If an employer does not have appropriate contracts of employment or employment policies, it faces a greater risk of becoming embroiled in potentially expensive and disruptive employment disputes. Furthermore, an employer will not have in place robust protection against a former employee who tries to damage its business by taking its confidential information, intellectual property rights and customers.
Although an employer is not required to issue a full written contract, it is required to provide an employee with certain mandatory minimum written particulars of employment, including his/her job title, place of work, remuneration, hours of work, holiday and holiday pay, sickness and sick pay, pension and notice period. For this reason, it is customary to simply issue an employee with a written contract of employment, which deals with all (or nearly all) aspects of the employment relationship.
There are many advantages in having a written contract of employment. For example, they may be used so as to:
- Clearly set out pay and benefits in a way which properly awards and incentivises employees while at the same time maintaining some flexibility so as to ensure that certain benefits (especially those arising out of pension or share schemes) do not place an unsustainable burden on an employer in future;
- Allow an employer to issue an employee with a shorter period of notice during a probationary period;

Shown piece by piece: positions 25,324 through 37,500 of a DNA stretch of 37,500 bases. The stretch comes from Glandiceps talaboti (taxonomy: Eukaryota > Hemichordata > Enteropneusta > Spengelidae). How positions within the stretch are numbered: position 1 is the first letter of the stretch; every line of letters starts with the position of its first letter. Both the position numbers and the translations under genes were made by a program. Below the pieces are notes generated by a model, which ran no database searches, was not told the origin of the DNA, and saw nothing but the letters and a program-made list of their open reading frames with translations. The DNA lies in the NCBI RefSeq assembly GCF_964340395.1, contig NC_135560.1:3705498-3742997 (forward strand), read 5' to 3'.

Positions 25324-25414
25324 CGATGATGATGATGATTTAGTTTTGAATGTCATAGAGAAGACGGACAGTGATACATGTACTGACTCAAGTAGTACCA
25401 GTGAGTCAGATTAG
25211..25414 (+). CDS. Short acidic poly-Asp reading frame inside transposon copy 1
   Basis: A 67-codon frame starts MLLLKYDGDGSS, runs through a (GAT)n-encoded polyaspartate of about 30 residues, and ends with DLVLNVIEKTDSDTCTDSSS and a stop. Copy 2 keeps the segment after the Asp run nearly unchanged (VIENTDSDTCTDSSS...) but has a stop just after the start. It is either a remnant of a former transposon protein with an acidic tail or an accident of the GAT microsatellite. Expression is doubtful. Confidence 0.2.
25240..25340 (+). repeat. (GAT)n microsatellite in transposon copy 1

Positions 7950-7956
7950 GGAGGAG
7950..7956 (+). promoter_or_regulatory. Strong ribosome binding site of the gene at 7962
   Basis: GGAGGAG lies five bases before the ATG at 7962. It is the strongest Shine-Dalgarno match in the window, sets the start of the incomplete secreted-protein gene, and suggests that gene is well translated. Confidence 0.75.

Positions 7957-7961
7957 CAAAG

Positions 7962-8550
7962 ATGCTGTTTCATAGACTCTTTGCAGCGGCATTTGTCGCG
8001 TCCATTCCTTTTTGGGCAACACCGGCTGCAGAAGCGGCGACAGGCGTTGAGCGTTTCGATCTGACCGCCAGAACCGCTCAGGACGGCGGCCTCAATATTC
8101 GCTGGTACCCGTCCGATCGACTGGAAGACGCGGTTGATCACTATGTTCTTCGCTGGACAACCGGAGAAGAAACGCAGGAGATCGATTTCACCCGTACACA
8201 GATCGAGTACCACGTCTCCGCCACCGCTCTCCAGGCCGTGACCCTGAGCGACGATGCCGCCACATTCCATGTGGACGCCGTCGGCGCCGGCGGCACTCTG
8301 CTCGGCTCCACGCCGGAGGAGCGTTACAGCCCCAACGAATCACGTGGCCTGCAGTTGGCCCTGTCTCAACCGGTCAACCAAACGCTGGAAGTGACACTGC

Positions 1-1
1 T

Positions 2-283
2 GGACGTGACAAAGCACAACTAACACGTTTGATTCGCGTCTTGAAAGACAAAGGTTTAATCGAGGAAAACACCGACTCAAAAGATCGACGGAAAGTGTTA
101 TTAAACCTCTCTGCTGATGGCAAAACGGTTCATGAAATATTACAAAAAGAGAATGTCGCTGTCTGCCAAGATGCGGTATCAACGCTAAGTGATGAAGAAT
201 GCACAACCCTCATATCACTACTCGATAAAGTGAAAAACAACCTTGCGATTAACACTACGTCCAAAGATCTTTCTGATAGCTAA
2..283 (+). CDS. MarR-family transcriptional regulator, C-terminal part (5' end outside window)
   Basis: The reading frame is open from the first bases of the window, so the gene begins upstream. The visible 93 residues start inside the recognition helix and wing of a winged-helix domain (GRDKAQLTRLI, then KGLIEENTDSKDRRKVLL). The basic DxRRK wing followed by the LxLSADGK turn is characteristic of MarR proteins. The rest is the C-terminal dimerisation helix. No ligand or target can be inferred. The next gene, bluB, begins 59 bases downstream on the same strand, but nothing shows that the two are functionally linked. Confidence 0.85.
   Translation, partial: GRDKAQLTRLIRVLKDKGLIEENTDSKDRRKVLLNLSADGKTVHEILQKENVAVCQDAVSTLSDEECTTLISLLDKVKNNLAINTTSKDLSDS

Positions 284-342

- Give the employer the unilateral power to make certain changes to terms and conditions in some circumstances (usually an employer needs to obtain the employee’s consent);
- Impose confidentiality and intellectual property provisions on employees with access to sensitive business information and/or involved in the development of key company products; and
- Impose post-termination restrictions on employees who are in a position to generate goodwill with the employer’s customers and other key business connections (such as those employees involved in sales/marketing roles or senior employees with an important business role).
On termination of employment employers need to give and are entitled to receive, minimum notice in respect of all employees who have at least one month’s service. Employers are required to give such employees a week’s notice after the first month’s service and then an additional week for every year of service up to a maximum of 12 weeks. By contrast, employees are required to give an employer not less than a week’s notice after one month’s service.
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